Among them are:

-          Accepting things you cannot change (‘gravity problems... there is a class of problem that’s not a problem. Gravity’s not a problem, it’s just a condition, something you live with. You can’t solve gravity.’)

-          Listening to your instincts (you need ‘emotional/intuitive/spiritual knowledge’ as well as ‘cognitive knowledge’); and

-          Bias for action (‘I know I sound like Yoda, but there’s no trying, only doing. Trying’s just a mindset that allows you to have excuses for your behaviour and performance.’)

The uniqueness of the Stanford approach starts to emerge when Burnett starts talking about bounded and unbounded problems.  ‘There are many ways of solving problems and you always want to use the right tool to solve the right problem,’ he says.

If you wanted to build a bridge, for instance, you’d want to use engineering thinking, which allows you to solve problems precisely, because it’s a well-bounded problem - you know all the variables and parameters, you crunch the numbers and end up with the one, correct solution.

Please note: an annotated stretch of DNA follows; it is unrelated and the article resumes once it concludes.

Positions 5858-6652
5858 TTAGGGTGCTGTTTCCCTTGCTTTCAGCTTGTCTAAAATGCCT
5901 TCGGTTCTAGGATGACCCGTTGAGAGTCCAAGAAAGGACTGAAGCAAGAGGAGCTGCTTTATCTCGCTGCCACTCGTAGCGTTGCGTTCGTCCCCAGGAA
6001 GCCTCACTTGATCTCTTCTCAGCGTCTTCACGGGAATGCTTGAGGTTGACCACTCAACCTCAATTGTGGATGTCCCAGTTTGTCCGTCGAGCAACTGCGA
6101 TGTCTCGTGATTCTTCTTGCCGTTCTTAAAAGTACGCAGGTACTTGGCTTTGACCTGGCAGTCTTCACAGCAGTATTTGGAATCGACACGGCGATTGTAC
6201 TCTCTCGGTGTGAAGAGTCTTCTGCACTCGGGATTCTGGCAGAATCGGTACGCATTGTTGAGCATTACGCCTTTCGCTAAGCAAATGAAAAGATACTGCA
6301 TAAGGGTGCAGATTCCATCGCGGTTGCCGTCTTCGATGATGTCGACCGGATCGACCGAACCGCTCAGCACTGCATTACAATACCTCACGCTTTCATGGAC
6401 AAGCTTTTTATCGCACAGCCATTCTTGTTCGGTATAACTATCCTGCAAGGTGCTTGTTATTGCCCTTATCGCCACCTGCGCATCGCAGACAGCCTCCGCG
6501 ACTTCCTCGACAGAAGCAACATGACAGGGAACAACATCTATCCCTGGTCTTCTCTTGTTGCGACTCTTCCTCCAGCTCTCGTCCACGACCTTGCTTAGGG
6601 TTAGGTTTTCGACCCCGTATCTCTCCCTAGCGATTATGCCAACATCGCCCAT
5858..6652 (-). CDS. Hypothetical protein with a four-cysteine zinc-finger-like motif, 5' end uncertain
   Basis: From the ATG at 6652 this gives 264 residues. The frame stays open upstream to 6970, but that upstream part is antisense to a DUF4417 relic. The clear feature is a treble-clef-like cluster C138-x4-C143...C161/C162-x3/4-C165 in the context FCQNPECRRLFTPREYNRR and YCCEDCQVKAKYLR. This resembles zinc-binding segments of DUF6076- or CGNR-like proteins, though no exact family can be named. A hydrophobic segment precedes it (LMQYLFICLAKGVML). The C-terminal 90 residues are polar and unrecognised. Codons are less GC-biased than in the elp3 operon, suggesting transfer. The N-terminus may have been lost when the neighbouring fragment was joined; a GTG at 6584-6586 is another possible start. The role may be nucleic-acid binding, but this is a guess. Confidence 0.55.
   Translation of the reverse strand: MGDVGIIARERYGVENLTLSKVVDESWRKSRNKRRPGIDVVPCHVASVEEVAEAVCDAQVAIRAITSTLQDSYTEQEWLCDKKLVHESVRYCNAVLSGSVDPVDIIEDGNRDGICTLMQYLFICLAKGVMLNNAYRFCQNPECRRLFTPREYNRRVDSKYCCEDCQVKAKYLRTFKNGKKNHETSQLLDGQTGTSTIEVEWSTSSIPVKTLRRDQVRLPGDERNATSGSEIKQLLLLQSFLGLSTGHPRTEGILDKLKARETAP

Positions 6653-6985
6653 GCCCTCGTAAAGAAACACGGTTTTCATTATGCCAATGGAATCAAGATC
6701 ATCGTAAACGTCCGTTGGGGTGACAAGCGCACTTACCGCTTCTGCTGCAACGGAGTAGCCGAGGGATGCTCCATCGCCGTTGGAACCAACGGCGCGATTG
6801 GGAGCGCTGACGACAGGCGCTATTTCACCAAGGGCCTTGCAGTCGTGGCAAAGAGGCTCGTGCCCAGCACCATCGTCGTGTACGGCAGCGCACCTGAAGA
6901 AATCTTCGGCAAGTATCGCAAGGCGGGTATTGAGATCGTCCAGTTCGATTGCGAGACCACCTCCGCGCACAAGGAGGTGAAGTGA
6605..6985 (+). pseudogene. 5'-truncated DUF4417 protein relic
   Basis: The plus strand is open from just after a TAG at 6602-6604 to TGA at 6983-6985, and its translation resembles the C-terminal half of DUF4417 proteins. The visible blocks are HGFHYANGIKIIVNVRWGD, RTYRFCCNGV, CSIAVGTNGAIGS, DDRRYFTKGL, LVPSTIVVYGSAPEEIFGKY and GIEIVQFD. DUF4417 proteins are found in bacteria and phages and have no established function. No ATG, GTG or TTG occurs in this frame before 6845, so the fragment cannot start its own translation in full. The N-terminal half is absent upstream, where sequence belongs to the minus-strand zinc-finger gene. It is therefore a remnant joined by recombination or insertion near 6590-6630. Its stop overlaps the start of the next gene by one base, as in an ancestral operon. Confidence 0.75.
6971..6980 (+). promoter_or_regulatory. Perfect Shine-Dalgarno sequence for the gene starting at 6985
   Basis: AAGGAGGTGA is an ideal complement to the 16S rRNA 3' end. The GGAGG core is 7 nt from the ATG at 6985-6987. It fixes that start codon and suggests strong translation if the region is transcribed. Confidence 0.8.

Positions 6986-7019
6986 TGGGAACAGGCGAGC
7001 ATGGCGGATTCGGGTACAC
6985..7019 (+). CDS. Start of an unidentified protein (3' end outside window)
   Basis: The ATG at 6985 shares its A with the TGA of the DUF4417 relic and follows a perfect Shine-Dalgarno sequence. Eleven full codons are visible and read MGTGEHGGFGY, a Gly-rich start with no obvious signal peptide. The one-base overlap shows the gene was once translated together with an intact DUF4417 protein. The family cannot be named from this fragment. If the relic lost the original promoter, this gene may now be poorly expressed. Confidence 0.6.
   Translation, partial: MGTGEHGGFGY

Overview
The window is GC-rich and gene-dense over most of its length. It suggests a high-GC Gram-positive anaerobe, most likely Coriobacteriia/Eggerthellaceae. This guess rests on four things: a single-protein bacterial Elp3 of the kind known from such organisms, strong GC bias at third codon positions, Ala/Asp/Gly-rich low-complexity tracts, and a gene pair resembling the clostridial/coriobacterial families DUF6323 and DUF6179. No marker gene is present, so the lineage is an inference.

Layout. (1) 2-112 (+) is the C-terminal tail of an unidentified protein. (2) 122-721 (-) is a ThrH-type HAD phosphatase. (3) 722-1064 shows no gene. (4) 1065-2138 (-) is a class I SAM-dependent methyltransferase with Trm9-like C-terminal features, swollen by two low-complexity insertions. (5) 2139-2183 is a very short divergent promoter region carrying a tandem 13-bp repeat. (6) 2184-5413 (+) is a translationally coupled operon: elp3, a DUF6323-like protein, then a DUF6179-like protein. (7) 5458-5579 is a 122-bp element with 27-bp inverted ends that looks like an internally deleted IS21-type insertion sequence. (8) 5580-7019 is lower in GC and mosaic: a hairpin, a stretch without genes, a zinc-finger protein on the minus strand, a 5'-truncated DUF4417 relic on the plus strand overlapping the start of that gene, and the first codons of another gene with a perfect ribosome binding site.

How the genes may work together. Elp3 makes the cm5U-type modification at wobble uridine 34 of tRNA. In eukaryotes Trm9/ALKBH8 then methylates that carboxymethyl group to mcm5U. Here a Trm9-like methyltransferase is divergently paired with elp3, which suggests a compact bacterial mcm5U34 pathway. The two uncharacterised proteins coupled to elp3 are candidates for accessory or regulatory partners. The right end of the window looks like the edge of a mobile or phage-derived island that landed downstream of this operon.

Business thinking is better for when you don’t have perfect information - you make estimated guesses to decide on the best outcome. Design thinking, on the other hand, is reserved for unbounded problems.

In this context, that means not knowing enough to solve or even guesstimate your way to solution. Instead, you have to ‘build your way forward’. Figuring out what people want in a new product or service is a classic unbounded problem and so, says Burnett, is life itself.